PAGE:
I suspect that there are many politicians at the local levels of government who might deserve the label classy, but it appears that those who aspire to higher levels of government (even county or statewide positions) quickly abandon the traits that one would use for that label in their pursuit of political power.

At a local level, from what I’ve seen, there remain classy people in the school systems, the business community and in the clergy (Pastor Doug McMunn leaps to mind in Milford). While many of these people don’t make enough in those jobs to afford to be called classy in the sense of the first definition, they certainly meet the requirements of the second definition and most are considered to be “cool” people in the local community.volunteers You see them in the local newspapers doing good deeds and helping out in their communities. They run or work at non-profit volunteer organizations, like Community Sharing or the Village Fine Arts Association. They support local civic projects. Many are leaders in youth organizations like the boy or girl scouts or in organizations focused upon youth, like the Optimists Clubs. Without these “classy” people our local communities would be dreary places indeed.

The good news doesn’t stop with being able to find classy people in your local neighborhoods. The really good news is that you too can be thought of as being a “classy” person by jumping in and helping, too. There is no shortage of needs at all local volunteer organizations, so pick one or two and volunteer. Soon people will be talking about what a classy guy or gal you are, because you care and give of your time and effort to make a sewrving soupdifference. It’s not enough to just send in a check. No one ever said, “what a classy giver his is”. They appreciate the donations of money, but they see real class in the donation of time and effort.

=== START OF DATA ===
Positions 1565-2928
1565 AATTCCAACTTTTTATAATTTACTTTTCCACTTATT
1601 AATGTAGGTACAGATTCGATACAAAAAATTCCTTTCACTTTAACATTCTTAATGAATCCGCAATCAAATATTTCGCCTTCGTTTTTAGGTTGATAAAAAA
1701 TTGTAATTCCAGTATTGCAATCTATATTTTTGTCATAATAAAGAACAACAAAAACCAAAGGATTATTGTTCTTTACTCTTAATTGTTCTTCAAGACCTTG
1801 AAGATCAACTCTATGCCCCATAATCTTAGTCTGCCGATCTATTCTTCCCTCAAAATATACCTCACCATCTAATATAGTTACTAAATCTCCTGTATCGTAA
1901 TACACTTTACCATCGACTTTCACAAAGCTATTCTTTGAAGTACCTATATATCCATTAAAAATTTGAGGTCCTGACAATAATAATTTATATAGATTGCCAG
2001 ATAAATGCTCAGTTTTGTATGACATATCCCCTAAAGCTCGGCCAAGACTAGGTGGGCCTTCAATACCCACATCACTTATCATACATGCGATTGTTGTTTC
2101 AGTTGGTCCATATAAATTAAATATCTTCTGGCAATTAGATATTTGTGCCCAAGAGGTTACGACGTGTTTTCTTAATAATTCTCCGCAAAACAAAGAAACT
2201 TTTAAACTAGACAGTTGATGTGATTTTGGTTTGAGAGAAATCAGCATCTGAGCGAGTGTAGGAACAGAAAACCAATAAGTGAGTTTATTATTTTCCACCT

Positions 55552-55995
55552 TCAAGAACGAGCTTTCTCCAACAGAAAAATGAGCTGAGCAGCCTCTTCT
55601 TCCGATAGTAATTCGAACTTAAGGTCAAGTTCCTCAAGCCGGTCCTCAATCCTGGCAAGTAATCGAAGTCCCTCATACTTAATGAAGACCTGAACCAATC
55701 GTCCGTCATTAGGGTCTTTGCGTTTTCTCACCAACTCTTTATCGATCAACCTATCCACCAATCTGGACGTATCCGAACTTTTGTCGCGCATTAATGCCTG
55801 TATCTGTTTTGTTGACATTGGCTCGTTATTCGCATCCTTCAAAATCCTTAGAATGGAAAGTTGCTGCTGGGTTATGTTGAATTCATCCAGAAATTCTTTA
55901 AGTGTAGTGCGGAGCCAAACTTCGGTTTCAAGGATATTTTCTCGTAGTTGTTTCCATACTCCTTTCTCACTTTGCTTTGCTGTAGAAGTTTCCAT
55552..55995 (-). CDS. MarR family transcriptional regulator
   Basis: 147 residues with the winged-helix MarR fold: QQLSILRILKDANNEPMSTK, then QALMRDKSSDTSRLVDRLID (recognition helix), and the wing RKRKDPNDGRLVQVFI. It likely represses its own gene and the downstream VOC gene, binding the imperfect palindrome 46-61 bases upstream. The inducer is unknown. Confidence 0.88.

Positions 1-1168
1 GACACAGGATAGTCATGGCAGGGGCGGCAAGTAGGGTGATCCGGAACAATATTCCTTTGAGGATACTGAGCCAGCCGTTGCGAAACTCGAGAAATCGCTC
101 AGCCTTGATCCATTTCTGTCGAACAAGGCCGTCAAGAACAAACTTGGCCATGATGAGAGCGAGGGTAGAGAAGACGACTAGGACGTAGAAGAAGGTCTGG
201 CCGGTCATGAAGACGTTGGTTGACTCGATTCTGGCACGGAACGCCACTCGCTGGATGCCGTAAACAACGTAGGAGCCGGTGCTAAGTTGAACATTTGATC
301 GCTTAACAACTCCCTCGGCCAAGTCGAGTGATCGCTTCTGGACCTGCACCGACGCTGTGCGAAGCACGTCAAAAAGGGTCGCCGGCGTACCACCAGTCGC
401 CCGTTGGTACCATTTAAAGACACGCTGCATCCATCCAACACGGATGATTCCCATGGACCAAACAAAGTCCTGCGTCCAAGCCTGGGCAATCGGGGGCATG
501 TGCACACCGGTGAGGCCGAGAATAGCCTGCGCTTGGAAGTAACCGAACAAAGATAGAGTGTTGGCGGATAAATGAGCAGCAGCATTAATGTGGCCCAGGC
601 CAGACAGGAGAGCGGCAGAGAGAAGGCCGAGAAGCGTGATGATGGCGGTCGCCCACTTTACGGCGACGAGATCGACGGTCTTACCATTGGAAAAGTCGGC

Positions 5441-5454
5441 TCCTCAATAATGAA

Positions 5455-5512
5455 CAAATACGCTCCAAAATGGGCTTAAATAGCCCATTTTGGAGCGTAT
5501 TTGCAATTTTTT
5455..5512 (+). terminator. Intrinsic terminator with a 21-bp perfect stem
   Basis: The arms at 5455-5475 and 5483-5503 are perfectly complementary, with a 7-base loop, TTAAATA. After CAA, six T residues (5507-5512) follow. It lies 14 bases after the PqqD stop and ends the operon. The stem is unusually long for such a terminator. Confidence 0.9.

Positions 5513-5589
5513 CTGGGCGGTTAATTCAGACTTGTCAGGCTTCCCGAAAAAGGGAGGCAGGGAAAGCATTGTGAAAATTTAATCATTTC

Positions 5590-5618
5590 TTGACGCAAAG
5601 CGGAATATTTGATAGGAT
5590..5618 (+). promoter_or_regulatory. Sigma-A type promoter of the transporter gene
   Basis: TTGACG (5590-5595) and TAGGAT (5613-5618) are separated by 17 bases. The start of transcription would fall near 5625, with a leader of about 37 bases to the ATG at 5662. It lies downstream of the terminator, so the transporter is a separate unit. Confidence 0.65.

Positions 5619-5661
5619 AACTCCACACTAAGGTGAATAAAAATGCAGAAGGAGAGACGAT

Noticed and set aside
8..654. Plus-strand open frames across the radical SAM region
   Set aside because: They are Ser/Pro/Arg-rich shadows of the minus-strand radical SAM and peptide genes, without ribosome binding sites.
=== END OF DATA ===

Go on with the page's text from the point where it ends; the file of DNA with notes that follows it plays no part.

We may be in for more politics at almost all levels that lack class, but that doesn’t mean that we can,t find class all around us or that we can’t be thought of as being classy ourselves. So, be cool. Jump in at your local level and do the right things to help. It’s the classy thing to do.


Get help – give help…

December 12, 2016

“All of us, at certain moments of our lives, need to take advice and to receive help from other people.”  (Alexis Carrel)

Of course that little quote came from the Jack’s Winning Words blog that I get 5 times a week. Jack went on to write – Sometimes the advisers suggest “consult a pastor.”  There truly are problem situations out there in the real world.  Fortunate are those people who have someone “to lean on.”    😉  Jack

Jack is the retired pastor of the church that I attend and I’m sure many people have found him to be a comforting pillar to lean on over the years. I have always found Jack’s calm, yet warm, presence and reassuring words to be a comforting touchstone to which I could look for reassurance that things would be alright if I continued to put my trust in God.

Asking for help or advice for others is hard for some people. They were probably told not tohelping-2 be a cry-baby when they were growing up and to “suck it up” and face things themselves. They may be embarrassed to be in a position to need help. Many want help, but just don’t know how to ask for the help they need. There are also people who seem to decline help of any sort from anyone. They push away those who are seeking to help them or stubbornly refuse to ask for the help they need, even in the face of certain failure. Of course there are also people who are so blissfully ignorant of their situation that they don’t realize that they need help.